This strategy outlines a vision for three, integrated and connected cities, that will rebalance Greater Sydney – placing housing, jobs, infrastructure and services within easier reach of more residents, no matter where they live.
A small environmental organization has taken on Germany’s powerful auto industry in court and has begun winning limited bans on heavily polluting diesel vehicles. Some analysts say this may be the beginning of the end for diesel automobiles in Germany and the European Union.
This study seeks to update the Economic Value of Design 2007, in order to reflect the significant economic changes that have occurred since it was produced. The principal aim of this research has been to explore the role of good design in a challenging market.
The Value of Urban Design aims to establish whether there is a persuasive case for urban design – the design of the buildings, places, spaces and networks (both public and private) that make up our towns and cities, and the ways people use them.
The current housing market is failing to deliver good design outcomes for higher density housing in Australian cities. As a result, dwellings are unaffordable and inappropriate for the wide range of households that are seeking medium density living.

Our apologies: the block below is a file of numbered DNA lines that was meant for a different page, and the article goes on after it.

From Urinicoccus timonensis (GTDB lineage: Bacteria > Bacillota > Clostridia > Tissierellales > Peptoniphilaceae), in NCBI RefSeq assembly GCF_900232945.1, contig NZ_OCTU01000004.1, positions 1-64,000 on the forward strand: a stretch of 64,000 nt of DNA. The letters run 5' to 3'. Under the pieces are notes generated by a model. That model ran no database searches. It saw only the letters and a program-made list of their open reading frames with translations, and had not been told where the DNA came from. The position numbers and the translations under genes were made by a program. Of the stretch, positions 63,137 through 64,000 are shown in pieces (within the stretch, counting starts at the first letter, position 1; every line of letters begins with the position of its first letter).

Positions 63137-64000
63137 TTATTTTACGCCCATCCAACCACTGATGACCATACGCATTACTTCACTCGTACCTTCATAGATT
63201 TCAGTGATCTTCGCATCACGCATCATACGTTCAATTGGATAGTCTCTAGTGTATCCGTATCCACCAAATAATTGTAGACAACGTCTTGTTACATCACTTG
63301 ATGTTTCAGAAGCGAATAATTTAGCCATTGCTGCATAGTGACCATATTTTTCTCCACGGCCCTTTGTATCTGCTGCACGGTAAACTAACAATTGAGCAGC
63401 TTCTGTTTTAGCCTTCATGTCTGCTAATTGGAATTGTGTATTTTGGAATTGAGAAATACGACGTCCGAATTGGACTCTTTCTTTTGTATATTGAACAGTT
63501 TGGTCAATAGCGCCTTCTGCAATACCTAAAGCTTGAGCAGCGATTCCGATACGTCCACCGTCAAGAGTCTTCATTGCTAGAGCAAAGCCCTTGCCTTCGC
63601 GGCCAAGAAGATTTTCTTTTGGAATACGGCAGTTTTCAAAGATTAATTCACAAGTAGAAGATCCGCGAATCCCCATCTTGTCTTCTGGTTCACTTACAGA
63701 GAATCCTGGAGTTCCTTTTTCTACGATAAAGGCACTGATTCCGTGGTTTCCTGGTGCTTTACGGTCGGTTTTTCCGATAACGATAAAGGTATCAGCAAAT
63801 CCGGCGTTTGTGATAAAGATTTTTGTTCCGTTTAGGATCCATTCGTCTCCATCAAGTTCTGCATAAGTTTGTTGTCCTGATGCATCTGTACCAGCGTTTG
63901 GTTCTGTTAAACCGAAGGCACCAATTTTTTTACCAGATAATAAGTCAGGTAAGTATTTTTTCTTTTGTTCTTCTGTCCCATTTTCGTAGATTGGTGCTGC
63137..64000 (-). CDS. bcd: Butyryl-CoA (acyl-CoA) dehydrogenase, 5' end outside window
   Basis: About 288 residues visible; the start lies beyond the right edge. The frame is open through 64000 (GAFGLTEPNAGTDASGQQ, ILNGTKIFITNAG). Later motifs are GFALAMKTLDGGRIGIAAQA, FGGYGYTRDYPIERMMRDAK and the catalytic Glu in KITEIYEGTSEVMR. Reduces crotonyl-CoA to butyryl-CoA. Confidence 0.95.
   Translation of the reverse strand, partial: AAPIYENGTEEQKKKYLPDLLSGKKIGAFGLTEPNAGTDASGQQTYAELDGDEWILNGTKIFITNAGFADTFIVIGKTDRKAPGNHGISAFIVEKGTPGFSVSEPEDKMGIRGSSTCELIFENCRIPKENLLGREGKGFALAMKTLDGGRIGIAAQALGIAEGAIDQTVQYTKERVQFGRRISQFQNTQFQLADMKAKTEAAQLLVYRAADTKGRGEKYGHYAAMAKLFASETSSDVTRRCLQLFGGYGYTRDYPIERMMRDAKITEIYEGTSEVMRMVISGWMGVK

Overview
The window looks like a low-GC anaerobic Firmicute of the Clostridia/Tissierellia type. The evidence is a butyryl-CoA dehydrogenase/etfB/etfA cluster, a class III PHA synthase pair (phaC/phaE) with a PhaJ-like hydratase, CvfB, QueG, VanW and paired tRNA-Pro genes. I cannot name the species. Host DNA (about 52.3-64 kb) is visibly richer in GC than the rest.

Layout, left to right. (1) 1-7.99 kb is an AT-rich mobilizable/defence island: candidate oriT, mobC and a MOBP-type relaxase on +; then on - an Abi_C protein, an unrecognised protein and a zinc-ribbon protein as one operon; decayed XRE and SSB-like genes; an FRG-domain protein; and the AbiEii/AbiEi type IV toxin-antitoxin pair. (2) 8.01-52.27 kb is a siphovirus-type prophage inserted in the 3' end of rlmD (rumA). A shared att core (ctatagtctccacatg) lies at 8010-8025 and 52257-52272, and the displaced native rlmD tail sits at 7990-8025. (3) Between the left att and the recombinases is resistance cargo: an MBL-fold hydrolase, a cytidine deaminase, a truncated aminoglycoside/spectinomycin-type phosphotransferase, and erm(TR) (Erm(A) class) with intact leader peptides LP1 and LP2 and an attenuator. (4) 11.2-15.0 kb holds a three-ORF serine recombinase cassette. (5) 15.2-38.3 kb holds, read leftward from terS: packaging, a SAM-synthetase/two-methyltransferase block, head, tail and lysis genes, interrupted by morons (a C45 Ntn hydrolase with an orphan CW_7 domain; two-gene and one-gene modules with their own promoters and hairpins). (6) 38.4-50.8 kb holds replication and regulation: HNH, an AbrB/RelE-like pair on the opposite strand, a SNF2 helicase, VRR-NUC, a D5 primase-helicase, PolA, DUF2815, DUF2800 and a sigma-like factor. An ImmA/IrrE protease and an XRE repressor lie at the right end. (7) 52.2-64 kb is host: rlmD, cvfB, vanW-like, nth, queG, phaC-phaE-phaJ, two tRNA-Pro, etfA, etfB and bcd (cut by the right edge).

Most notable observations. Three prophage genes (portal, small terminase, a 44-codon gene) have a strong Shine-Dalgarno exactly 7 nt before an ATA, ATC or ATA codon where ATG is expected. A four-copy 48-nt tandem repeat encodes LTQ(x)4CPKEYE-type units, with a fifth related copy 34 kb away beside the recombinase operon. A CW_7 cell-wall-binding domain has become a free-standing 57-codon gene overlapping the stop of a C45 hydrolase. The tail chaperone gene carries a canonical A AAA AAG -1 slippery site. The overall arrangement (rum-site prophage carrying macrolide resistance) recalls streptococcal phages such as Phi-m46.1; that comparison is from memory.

This work explores how and where architecture is, can and might help to transform our cities, towns and regions. It explores the social, technological and economic shifts that the sector is exposed to; the policy context in which the sector is positioned; and it offers some thoughts on where fields of growth for the sector may lie.
Does good urban design pay – and if so, how? This was the simple question the Property Council of Australia asked in supporting this research report. The answer is startlingly simple. The Design Dividend project set out to link good urban design to good financial returns and it demonstrated full correlation between the two factors.
Good design – it all adds up brings together research from the UK and abroad to illustrate the benefits that good design in housing, education, health, the workplace and public spaces can bring, and what happens if that investment is not made.
A report commissioned by the NSW Architects Registration Board examines "the areas where architects add value to the economy beyond typical construction sector analysis" and defines "where value lies in the work of architects beyond the bricks-and-mortar value of the construction industry."
Important research is looking at counteractive measures to urban heat island effect from the best materials to reflect urban heat to the best technology and urban design to keep us cool. What we can do now is make our cities, where the majority live, smarter, healthier and increasingly more liveable.
Existing evidence on the beneficial effects of nature on mental health comes from studies using cross-sectional designs. We developed a smartphone-based tool (Urban Mind; www.urbanmind.info) to examine how exposure to natural features within the built environment affects mental well-being in real time.